Wednesday, April 05, 2006

Ryan Air - Flying for free?

"We want to be known as the Wal-Mart of flying,"

Michael O'Leary, Chief Executive of Ireland's Ryanair (Research), Europe's most profitable airline, wants to make air travel free.Ryanair has grown massively since its creation in 1985, from a small airline flying the short hop to London from Ireland into one of Europe's largest carriers.Michael O'Leary quickly learnt that the key to low fares was a quick turn-around time, no frills, and no business class, as well as operating only one model of aircraft.

Last year it flew 35 million passengers to more than 100 European destinations, while its customers paid an average fare of just $53. The airline enjoyed revenues of $1.7 billion, up 20 percent over 2004, at a time when most competitors were stuck in a holding pattern.

Here is a look at some of the things they have been doing to grab the market share:
-The Irish airline puts a price on virtually everything except tickets, from baggage check-in to seat-back advertising space. As a result, last year Ryanair collected $265 million--15.6 percent of overall revenues--from sources other than ticket sales.

-Ryanair embraced a single type of aircraft--the venerable Boeing (Research) 737. Likewise, it focused on smaller, secondary airports and began to offer open (unassigned) passenger seating.

-Ryan air removed seat-back pockets to reduce weight and cleaning expense--O'Leary passes the savings along to customers in the form of lower fares.

-It charges passengers for practically every amenity they might consume. There are no free peanuts or beverages on Ryanair flights; 27 million passengers bought in-flight refreshments on the airline last year, generating sales of $61 million, or an average of $2.25 per person.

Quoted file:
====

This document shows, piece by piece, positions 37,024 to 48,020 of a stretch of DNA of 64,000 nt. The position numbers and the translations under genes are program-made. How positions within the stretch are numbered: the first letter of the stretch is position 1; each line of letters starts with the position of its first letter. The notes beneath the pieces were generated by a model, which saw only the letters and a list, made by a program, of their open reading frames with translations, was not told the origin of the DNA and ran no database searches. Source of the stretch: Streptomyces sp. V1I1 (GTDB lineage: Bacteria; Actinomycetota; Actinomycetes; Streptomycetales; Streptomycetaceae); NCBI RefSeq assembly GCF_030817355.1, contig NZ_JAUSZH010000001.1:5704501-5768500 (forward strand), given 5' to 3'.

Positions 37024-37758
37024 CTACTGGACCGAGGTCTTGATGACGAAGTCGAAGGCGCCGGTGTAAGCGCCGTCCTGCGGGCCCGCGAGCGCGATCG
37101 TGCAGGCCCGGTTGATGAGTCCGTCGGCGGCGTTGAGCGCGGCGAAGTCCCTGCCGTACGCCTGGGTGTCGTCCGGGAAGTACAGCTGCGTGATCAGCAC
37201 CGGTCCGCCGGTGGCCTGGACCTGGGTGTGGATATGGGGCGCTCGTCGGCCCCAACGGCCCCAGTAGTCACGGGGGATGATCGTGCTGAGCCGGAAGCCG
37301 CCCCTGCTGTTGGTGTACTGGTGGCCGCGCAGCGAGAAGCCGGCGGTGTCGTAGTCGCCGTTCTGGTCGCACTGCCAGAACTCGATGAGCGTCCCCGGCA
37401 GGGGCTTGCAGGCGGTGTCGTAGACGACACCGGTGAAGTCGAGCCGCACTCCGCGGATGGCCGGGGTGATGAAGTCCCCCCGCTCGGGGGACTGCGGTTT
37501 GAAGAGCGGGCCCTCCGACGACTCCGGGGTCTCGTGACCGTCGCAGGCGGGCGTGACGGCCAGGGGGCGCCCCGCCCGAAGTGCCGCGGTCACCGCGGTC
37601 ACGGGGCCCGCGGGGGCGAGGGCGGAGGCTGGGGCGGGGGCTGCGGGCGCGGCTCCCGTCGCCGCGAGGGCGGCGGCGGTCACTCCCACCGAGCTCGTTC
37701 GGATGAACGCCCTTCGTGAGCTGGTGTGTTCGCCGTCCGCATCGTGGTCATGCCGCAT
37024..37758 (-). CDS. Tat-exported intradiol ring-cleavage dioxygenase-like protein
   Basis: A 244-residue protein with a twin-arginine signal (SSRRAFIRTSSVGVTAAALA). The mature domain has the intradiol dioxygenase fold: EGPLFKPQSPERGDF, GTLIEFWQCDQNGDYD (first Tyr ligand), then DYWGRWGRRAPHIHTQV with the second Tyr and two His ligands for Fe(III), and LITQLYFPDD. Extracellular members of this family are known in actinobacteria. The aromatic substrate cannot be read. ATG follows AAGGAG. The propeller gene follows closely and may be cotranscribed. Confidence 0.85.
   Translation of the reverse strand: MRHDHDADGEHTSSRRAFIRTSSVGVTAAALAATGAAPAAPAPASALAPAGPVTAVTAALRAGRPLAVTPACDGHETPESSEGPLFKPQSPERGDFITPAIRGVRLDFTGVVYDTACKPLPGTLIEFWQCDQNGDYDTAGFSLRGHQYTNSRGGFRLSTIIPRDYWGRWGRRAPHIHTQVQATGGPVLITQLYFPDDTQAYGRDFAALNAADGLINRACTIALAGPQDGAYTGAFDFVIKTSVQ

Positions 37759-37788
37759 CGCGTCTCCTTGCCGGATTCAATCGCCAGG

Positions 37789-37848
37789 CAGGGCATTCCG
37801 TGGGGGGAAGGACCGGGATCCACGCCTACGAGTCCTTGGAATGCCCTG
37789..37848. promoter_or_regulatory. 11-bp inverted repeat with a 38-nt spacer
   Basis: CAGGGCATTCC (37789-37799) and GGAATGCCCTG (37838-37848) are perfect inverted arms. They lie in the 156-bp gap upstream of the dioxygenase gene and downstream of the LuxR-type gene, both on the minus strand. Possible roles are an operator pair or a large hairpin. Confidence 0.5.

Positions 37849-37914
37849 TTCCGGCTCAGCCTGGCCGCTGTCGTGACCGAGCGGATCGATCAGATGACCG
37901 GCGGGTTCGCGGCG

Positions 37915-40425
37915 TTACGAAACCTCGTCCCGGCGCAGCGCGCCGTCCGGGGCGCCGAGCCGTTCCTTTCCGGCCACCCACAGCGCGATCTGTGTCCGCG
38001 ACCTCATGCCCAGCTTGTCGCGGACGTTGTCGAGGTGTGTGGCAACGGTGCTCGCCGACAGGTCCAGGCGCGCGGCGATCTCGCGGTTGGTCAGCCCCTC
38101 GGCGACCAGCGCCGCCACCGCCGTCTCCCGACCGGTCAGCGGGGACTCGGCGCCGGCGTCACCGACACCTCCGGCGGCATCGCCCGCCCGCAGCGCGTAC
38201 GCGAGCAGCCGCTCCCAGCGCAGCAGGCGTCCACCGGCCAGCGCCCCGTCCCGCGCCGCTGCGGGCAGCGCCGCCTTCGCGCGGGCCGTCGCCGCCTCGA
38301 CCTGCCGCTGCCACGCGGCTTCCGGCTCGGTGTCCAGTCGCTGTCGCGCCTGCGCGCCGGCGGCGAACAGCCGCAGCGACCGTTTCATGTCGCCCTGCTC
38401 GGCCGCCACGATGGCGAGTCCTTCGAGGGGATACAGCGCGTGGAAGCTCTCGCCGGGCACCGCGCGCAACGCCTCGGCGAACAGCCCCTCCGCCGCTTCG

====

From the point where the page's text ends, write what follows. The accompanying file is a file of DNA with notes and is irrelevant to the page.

-Ryanair does not employ an advertising agency, instead producing all its advertising material in-house.

-On March 16, Ryanair eliminated its free checked-bag allowance and began charging $3.50 per piece--a "revenue-neutral" fee that was offset by cutting ticket prices by an average of $3.50. Ryanair expects the move to save $36 million a year by reducing fuel and handling costs.

-Today, 98 percent of Ryanair's passengers book their flights online, and the company's website sees roughly 15 million unique visitors a month--making it Europe's most popular travel site.

-The airline uses that traffic as a marketing tool for related services; each time a passenger books a rental car or a hotel room, Ryanair earns a percentage of the sale. Linking customers to such services brought in more than $100 million during 2005.

-O'Leary is also starting to turn his planes into media and entertainment plays. He's offered advertisers the opportunity to repaint the exteriors of Ryanair's planes, effectively turning them into giant billboards. (Hertz, Jaguar, and Vodafone ) have purchased space on the fuselages of Ryanair's 737s.

-For passengers seeking distraction, Ryanair intends to offer in-flight gambling in 2007, with the airline earning a tiny cut off of each wager. O'Leary thinks gambling could double Ryanair's profits over the next decade, but he's not stopping there.

-He also envisions a day when the airline can charge passengers for the ability to use their cell phones at 35,000 feet.

-And he's expressed interest in partnering with operators of airport parking lots and concession stands to capture a bigger slice of the cash that passengers spend on the ground getting to and from his planes.

Ryan Air criticism
-The airline has come under heavy criticism in the past for its poor treatment of disabled passengers

-Ryanair also refuses to refund taxes and fees when passengers cancel their tickets.

Business 2.0 Magazine
Ryan on Wiki
Case Study


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